Distraction may be behind rise in serious Minnesota accidents
By Restovich Braun & Associates | 10/25/2016 |
Distracted driving, along with widespread misconceptions about the risks of certain habits, may be contributing to an increase in fatal Minnesota accidents.
Since 2005, annual traffic fatalities have been generally declining in Minnesota, according to MPR News. Sadly, though, a preliminary review of data from last year suggests that fatal car accidents increased between 2014 and 2015, making 2015 the deadliest of the last five years. Official analyses also suggest that distracted driving may be a significant factor in this increase in serious accidents.
A deadly year
Officials estimate that a total of 405 lives were lost in motor vehicle accidents last year, according to MPR News. This is a significant increase from the 396 fatalities reported in 2014. Sadly, this increase in accidents may have had the most serious impacts on the most vulnerable road users. From 2014 to 2015, the number of fatally injured cyclists doubled, while pedestrian deaths more than doubled. Fatal motorcycle accidents also increased over 35 percent.
Toll of distracted driving
Although officials haven’t yet identified specific reasons for this increase in accidents, driver distraction may have been a significant factor. To date, distracted driving has officially been identified as a contributing factor in one out of five of the deadly crashes reported in 2015. This is especially alarming because the under-reporting of distraction as an accident cause is a notorious problem.
In November 2015, CBS News identified distracted driving as a top cause of serious accidents in Minnesota. It is currently the most common contributing factor in crashes that result in injury or property damage. Driver inattention is also one of the three leading causes of fatal accidents, causing more deaths each year than drunk driving.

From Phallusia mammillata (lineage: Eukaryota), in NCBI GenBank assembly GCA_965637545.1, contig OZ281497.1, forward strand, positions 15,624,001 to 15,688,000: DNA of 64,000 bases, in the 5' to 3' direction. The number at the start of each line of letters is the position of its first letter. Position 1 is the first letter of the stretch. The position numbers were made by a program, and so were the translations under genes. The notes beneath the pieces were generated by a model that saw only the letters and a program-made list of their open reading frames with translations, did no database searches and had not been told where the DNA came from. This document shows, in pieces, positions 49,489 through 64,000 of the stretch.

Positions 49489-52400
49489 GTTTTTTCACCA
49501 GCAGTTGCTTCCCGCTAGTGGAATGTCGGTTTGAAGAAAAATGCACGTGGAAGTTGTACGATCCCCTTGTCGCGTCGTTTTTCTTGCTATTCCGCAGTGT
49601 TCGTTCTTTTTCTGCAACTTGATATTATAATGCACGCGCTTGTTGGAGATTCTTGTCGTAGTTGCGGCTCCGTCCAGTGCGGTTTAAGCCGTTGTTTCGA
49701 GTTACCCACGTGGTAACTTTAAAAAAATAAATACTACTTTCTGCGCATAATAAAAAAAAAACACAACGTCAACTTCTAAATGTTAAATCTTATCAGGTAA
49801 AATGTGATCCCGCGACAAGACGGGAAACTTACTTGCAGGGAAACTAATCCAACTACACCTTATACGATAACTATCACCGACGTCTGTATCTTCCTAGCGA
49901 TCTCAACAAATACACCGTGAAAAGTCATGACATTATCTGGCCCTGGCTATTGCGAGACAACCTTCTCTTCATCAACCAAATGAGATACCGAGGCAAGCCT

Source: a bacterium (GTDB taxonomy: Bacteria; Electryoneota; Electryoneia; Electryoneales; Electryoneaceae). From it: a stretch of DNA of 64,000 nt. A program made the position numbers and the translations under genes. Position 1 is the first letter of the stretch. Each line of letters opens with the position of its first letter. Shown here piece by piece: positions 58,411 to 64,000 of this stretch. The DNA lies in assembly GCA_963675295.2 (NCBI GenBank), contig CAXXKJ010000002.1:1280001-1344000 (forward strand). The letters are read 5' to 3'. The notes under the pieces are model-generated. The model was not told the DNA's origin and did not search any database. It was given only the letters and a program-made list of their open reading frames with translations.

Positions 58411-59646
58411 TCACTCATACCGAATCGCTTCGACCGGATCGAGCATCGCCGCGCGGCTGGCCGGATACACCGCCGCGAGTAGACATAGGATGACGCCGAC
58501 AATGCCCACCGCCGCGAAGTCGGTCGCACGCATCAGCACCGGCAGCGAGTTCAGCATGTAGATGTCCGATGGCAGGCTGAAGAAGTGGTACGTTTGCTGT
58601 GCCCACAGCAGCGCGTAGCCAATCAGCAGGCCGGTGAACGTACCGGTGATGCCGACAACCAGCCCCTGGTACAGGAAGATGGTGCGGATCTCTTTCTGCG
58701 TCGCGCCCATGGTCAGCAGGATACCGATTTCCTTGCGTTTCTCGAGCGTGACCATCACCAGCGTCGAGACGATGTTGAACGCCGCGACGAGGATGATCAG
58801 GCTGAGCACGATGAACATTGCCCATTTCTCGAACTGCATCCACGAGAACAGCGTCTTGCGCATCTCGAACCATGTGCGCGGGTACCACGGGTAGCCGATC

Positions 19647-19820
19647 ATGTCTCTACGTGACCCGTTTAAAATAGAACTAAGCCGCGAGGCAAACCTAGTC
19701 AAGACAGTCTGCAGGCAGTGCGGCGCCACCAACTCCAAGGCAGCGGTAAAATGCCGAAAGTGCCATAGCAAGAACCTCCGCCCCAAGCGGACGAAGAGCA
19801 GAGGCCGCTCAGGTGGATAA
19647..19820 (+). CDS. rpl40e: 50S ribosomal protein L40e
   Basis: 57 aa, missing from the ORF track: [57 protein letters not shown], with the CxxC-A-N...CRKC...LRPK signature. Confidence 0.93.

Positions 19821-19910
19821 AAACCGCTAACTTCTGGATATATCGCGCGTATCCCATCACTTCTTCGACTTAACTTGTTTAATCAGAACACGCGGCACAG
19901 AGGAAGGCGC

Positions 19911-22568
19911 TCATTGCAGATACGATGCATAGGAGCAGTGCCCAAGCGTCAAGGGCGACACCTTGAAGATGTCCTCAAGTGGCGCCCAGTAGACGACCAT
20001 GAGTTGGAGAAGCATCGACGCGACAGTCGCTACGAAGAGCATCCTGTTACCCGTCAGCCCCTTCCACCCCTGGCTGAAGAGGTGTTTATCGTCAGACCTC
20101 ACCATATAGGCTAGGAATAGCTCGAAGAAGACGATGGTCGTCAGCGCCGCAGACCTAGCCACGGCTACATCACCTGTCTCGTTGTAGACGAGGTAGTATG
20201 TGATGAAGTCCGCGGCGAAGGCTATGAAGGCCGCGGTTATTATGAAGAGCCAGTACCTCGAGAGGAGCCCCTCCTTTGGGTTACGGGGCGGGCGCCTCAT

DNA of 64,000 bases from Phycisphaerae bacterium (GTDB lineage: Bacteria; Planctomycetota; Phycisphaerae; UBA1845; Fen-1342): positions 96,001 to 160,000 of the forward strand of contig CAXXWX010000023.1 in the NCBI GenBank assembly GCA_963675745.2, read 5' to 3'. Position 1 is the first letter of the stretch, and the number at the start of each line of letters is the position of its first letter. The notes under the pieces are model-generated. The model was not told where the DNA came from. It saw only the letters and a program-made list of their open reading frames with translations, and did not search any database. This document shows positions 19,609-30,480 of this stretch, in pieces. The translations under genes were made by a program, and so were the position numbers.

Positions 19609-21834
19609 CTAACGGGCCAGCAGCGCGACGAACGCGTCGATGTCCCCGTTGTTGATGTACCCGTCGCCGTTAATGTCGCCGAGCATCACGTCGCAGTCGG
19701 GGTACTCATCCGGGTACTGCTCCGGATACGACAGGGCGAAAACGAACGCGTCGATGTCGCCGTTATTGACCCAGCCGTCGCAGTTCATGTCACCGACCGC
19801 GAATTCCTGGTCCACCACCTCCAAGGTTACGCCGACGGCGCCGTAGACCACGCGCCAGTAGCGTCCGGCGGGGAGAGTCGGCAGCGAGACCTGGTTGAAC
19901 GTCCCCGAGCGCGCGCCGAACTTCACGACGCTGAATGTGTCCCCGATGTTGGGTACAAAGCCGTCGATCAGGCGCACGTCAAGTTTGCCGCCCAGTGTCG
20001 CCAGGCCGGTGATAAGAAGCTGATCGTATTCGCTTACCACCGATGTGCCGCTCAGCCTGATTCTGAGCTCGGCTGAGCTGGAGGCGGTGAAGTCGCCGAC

It may surprise many people that distracted driving accidents remain such a prevalent problem in Minnesota. State law forbids all drivers from accessing the Internet, composing electronic messages or reading these messages while at the wheel. Drivers under age 18 are also banned from using cellphones of any kind, including hands-free devices. Unfortunately, even when drivers comply with these laws, they may underestimate the dangers of other forms of distraction.
As an example, according to Forbes, many drivers mistakenly think that hands-free cell phones are safer than handheld devices. The National Safety Council has found that eight out of 10 drivers hold this belief. Furthermore, seven out of 10 drivers who use hands-free cell phones do so primarily for safety reasons. Unbeknownst to these individuals, more than 30 studies have demonstrated that hands-free and handheld cell phones create comparable levels of distraction.
The prevalence of in-car technology that supposedly minimizes driver distraction may also be a growing issue. According to Fox News, one study from the University of Utah and AAA Foundation for Traffic Safety found that in-vehicle systems often demand too much attention from drivers, particularly when they are complex or tend to make errors. Unfortunately, these largely unregulated systems are an increasingly standard feature in newer vehicles.
Holding reckless drivers responsible
Given the growing threat that distracted driving crashes pose, it is important for victims to remember that they may have legal recourse after these accidents. In Minnesota, drivers who knowingly engage in actions that might endanger others may be considered liable for any injuries or deaths that they cause. Speaking to an attorney may help accident victims better understand their legal rights and potential options for seeking recourse.